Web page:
After a year of almost total paralysis, the equestrian-property market has started to move again, with a number of multi-million-pound deals reportedly teetering on the brink of completion. Not that anyone would know, as high-rollers involved in the arcane worlds of big business, expensive Thoroughbreds and prime property are notoriously tight-lipped about their activities. Every rich man hates losing money, but being seen to lose money is a hundred times worse, whispers one leading estate agent confidentially, of course. So, the growing number of top-level racing and polo yards that are coming up for sale are being offered initially to a handful of wealthy insiders, under conditions of the utmost secrecy. Only when all else fails will the property eventually creep onto the open market.

Tony Pidgley’s palatial Barton Lodge polo and dressage complex at Winkfield, near Windsor, Berkshire, was described as ‘equestrian heaven’ when it was launched on the market amid a fanfare of trumpets, at a guide price of £18 million more than two years ago. Later, having failed to find a buyer at a reduced guide price of £14m-plus, the property was taken off the shelves when the market stalled, and is now being relaunched quietly by Knight Frank (020–7629 8171) at a guide price of £10m. Given its prestigious location, impressive eight-bedroom Georgian main house, coach house, cottages and state-of-the-art stabling and training facilities, it looks a steal at that price, even in these straitened times. Barton Lodge is now attracting interest from a small band of overseas buyers who appear to be serious about buying in the UK, selling agent Robert Fanshawe reveals.

The sumptuous 369-acre Kingsdown House stud and training centre at Lambourn, Berkshire, was one of the first high-profile racing operations to fall victim to the recession when it went into administration in March this year (Property Market, July 22). Since then, joint selling agents Savills and Windsor Clive International have received 15 offers on various parts of the complex, for sale at £10m, including the immaculate 12-bedroom main house, which is unaffected by the administration proceedings, and available separately at £4.5m. ‘It’s all still very much up in the air, but we’re gradually getting there’, says George Windsor Clive cautiously. He’s equally cagey about identifying another five or six training establishments said to be currently for sale in Lambourn, but admits to having found tenants for several yards in recent weeks.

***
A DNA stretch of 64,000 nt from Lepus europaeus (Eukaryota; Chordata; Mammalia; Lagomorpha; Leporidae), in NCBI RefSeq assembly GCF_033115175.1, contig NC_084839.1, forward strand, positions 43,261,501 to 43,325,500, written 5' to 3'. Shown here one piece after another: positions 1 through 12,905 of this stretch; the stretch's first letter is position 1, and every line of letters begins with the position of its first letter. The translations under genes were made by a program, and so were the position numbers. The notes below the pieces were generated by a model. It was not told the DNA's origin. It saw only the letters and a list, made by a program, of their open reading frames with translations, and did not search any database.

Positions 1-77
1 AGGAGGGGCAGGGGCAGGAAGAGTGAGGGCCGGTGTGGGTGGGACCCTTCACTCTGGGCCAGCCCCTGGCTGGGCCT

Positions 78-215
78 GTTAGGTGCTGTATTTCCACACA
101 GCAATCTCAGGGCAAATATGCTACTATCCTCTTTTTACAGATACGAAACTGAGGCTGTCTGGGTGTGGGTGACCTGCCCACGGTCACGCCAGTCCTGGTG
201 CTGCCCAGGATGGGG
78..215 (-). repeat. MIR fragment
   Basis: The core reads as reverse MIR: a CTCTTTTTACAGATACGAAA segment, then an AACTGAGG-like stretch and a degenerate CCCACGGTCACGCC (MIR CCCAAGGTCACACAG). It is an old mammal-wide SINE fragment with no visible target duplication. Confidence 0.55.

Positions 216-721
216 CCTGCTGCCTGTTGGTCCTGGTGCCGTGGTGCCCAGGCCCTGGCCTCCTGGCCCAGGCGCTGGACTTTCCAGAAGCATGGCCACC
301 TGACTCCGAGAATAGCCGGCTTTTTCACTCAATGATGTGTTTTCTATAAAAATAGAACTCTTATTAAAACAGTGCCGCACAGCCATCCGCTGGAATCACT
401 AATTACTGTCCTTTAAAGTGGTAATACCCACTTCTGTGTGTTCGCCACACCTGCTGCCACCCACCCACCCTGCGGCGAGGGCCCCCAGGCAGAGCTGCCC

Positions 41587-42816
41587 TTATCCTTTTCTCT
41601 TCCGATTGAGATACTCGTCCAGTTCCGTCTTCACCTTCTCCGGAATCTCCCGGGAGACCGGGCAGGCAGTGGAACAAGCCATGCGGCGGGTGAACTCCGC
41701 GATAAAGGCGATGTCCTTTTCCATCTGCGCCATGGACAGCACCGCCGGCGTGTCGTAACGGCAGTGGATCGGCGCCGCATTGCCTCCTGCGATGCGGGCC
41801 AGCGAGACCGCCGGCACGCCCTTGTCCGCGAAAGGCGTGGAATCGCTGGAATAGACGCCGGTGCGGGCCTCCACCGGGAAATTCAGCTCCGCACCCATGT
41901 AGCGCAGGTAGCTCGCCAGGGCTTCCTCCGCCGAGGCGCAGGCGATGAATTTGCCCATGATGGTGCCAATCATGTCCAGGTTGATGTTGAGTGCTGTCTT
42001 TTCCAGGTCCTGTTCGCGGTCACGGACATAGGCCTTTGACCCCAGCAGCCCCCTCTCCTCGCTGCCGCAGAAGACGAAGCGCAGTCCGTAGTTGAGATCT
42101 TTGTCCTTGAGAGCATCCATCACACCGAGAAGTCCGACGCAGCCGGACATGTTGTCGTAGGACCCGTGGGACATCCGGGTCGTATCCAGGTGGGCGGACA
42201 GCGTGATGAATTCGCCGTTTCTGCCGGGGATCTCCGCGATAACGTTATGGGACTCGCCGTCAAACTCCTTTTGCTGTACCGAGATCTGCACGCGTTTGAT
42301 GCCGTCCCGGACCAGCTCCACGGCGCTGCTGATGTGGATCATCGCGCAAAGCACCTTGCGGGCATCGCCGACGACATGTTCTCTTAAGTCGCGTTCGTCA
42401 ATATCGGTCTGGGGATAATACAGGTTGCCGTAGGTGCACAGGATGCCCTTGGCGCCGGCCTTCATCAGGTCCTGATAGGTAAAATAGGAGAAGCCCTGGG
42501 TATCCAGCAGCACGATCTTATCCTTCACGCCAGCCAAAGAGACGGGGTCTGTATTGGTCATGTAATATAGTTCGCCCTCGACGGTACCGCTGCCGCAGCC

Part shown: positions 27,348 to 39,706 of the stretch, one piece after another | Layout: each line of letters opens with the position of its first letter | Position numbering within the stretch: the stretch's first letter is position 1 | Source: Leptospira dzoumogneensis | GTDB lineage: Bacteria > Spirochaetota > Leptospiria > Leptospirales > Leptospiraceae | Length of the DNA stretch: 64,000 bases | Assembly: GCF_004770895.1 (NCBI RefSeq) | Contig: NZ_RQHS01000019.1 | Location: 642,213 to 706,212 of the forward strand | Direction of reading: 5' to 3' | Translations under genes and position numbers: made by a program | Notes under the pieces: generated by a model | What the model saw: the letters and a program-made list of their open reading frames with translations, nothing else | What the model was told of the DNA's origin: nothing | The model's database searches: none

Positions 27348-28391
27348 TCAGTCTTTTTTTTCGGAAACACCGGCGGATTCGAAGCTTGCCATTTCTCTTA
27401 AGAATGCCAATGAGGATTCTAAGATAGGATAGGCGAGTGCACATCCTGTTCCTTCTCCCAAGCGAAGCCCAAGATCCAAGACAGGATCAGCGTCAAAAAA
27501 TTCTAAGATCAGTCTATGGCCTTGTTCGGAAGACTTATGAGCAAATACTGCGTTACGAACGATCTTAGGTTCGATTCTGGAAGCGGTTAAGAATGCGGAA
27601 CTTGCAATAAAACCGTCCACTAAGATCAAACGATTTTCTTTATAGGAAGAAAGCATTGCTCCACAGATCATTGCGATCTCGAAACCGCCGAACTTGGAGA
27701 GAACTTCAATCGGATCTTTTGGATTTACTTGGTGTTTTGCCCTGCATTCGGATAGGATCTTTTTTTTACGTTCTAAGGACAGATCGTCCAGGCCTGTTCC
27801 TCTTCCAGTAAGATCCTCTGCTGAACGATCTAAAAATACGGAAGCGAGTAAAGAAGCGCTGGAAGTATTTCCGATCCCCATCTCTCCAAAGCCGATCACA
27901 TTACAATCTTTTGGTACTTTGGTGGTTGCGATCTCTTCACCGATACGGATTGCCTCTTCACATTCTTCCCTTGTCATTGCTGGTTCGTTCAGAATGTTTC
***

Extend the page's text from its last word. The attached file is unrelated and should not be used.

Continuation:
Versatility is crucial to the successful sale of an equestrian property in the current tricky market, says Mr Windsor Clive (0843 282 3460), who’s handling the sale of East Burrow Farm stud at East Worlington, near Crediton, Devon, where resident stallions Double Trigger and Tobougg have proved to be an outstanding success. The potentially dual-purpose breeding and farming operation is being offered at £975,000 for the main five-bedroom farmhouse with extensive modern equestrian buildings and 77 acres of well-fenced pasture and woodland, with the remaining two houses, buildings and 100 acres available as further four lots, at a total of £1.9m for the whole. Stags (01392 680059) are joint agents.

Versatility is likely to prove a significant factor in the eventual sale of Hetland Hill Farm mixed farming and training centre at Carruthers-town, Annan, Dumfriesshire, home since 1990 to 60-year-old champion Scottish National Hunt trainer Len Lungo, who is retiring from racing. For sale through Savills (0131–247 3720) and Wallets Rural Property Services (01556 503889) at ‘offers over £2.5m’ for the whole, 340-acre Hetland Hill Farm overlooks the Solway Firth, 20 miles north of Carlisle and 10 miles from the M74/M6 motorway network. It has two houses, an excellent range of adaptable buildings currently laid out as 88 boxes, and superb modern gallops and schooling facilities.

Charles Dudgeon of Savills expects the buyer to be ‘a mixed farmer (Irish or UK-based) who may aspire to a permit or full licence, an existing trainer upgrading, or a farmer leasing out to DIY liveries, for which there is strong demand locally’.

The unexpected resurgence of hunting since the dreaded ban came into force has boosted demand throughout the country for family properties with good stabling and access to bridleways. Sam Gibson of Strutt & Parker in Morpeth, Northumberland (01670 516123) has seen a steady trickle of southerners moving north in search of the wide-open spaces and freedom that his native county has to offer. He quotes a guide price of £1.3m for the superbly modernised South-witton Farm at Longwitton, near Morpeth, currently home to Evan Jobling-Purser, joint-master of the Morpeth, and his horse-mad family.

The 23-acre farm, which has a six-bedroom main house, two cottages, stabling for eight horses and four post-and-railed paddocks, sits quietly at the end of a mile-long drive surrounded by spectacular Northumberland countryside ‘just perfect for a country family with un-streetwise dogs and unruly children,’ Mr Gibson suggests.

Back in well-ordered Hampshire, the vendor of delightful Lower Farm on the edge of Preston Candover, in the picturesque Candover Valley, has sent her hunter off for fitness training in preparation for the coming season.

Meanwhile, the sport-mad family’s beautifully decorated, 18th-century, five-bedroom farmhouse, listed Grade II, with two barns (one houses a squash court), a tennis court, a swimming pool and a lawn/cricket pitch is for sale through Strutt & Parker in Winchester (01962 869999) at a guide price of £2.5m. An excellent equestrian facility, comprising an oak-framed barn, a four-loose-box stable block and two paddocks 7.81 acres in all is being offered separately at a guide price of £300,000.

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